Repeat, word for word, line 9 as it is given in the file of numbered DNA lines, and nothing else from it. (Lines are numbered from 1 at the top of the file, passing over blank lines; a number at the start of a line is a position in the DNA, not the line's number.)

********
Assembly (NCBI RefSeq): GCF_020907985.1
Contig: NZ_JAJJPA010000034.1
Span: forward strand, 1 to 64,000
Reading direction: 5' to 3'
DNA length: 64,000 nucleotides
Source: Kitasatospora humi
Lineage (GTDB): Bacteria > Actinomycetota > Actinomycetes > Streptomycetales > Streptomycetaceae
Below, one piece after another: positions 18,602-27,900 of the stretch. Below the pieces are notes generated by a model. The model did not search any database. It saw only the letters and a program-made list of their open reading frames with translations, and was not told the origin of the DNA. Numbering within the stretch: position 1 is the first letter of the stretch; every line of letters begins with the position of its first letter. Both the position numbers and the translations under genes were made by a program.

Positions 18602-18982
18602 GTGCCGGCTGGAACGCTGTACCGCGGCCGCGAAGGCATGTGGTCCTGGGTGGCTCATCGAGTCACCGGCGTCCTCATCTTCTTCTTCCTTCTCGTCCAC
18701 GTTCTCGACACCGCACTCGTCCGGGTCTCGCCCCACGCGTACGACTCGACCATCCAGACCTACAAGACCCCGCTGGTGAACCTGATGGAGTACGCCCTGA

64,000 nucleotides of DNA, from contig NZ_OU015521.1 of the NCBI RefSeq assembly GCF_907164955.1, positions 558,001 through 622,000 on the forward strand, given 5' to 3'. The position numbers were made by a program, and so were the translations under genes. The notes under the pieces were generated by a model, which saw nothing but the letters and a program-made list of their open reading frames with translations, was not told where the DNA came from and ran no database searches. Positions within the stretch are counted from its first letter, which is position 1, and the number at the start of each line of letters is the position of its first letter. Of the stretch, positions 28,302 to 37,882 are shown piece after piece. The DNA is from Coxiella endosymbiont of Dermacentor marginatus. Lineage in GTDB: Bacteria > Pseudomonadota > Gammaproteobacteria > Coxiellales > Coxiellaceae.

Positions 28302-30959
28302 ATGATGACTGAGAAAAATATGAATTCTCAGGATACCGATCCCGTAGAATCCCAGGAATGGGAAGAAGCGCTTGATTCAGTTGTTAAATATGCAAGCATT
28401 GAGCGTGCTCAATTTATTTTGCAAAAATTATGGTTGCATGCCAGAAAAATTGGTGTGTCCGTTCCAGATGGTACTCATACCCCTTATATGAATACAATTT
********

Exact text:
Positions 18602-18982